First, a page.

Great sound of the popular german ADAC GT Masters Series at Hockenheim 2012!! Check http://www.adac-gt-masters.de/ for Cars, Drivers and more... See and hear Cars as: Lamborghini Gallardo LP600 - Corvette Z06.R - BMW Alpina B6 - Aston Martin V12 Vantage - Porsche 911 GT3 R - Mercedes-Benz SLS AMG - BMW Z4 GT3 - Chevrolet Camaro GT - Ford GT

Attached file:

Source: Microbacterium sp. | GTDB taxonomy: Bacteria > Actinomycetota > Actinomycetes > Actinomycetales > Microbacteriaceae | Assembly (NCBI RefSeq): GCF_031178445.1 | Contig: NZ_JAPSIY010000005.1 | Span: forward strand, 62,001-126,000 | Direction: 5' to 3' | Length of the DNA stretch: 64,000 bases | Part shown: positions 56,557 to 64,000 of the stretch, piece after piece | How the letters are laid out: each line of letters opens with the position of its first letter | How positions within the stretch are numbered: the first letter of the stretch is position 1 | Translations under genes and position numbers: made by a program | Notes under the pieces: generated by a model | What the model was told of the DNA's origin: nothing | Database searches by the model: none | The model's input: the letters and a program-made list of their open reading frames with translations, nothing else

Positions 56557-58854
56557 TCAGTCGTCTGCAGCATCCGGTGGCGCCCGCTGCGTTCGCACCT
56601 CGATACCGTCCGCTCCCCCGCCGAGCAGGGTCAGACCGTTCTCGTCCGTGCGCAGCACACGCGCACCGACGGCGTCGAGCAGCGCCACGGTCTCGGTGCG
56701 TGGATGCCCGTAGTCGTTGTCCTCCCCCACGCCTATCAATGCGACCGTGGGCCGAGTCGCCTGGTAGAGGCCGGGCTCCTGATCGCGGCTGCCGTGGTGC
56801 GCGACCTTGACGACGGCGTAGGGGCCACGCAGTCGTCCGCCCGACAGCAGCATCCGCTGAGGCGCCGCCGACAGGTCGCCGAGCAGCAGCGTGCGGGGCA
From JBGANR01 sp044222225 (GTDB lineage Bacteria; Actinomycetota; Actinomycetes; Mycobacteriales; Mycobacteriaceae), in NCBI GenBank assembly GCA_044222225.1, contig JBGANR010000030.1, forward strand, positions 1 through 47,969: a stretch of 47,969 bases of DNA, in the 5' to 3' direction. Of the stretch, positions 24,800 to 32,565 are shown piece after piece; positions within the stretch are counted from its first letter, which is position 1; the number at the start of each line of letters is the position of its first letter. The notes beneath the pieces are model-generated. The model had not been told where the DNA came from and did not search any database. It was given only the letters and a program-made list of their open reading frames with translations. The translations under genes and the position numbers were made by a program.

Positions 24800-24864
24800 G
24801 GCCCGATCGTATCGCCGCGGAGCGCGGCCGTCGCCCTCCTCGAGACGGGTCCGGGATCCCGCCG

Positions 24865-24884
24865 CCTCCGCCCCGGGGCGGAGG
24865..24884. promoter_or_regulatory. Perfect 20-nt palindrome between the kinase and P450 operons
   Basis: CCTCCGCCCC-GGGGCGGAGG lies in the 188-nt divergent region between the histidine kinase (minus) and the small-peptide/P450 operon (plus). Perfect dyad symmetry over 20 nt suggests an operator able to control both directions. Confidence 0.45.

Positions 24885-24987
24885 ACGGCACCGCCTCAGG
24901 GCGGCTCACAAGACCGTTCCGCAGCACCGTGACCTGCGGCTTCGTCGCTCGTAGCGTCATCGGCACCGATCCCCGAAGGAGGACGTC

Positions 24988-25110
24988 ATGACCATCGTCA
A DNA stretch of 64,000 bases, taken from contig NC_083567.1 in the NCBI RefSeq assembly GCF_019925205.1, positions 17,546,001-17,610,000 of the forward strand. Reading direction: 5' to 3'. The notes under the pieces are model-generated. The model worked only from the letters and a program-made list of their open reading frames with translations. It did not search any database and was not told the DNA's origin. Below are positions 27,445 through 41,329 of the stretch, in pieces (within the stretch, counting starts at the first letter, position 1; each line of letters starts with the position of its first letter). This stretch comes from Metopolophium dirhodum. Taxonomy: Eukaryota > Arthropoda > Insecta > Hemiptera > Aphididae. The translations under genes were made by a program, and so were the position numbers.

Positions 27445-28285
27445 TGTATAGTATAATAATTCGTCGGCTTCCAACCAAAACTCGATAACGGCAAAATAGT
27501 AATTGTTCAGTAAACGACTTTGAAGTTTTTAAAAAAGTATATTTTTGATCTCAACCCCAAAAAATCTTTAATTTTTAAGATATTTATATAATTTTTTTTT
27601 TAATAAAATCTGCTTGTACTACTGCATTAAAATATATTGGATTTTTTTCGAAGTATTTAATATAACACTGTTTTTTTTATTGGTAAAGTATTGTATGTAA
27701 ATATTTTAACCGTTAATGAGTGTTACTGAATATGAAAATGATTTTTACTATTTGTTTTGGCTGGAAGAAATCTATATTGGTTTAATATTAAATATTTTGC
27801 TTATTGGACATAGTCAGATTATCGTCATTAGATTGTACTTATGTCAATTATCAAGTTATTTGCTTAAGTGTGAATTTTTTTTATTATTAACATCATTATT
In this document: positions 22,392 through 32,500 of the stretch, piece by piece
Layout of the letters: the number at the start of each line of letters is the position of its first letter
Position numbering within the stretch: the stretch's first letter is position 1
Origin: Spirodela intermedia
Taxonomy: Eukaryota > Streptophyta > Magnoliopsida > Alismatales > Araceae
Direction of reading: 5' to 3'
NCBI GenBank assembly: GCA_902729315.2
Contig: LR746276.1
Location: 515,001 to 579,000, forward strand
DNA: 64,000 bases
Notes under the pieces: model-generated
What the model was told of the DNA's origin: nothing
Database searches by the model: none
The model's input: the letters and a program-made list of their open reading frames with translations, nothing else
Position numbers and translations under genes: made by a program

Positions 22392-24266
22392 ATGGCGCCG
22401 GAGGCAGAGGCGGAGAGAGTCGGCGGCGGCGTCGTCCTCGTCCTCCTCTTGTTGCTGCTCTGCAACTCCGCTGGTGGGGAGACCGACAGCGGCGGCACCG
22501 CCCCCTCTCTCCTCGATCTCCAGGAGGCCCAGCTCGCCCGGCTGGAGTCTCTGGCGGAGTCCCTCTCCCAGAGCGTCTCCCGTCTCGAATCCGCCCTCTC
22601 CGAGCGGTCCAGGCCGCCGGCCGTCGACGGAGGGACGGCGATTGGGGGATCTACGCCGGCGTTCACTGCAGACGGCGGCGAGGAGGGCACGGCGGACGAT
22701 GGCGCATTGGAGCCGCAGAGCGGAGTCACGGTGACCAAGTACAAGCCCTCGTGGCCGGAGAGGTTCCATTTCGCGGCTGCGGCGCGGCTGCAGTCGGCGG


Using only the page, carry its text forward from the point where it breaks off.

MONSTER TRUCK US military Ultra Heavy Lift Amphibious Connector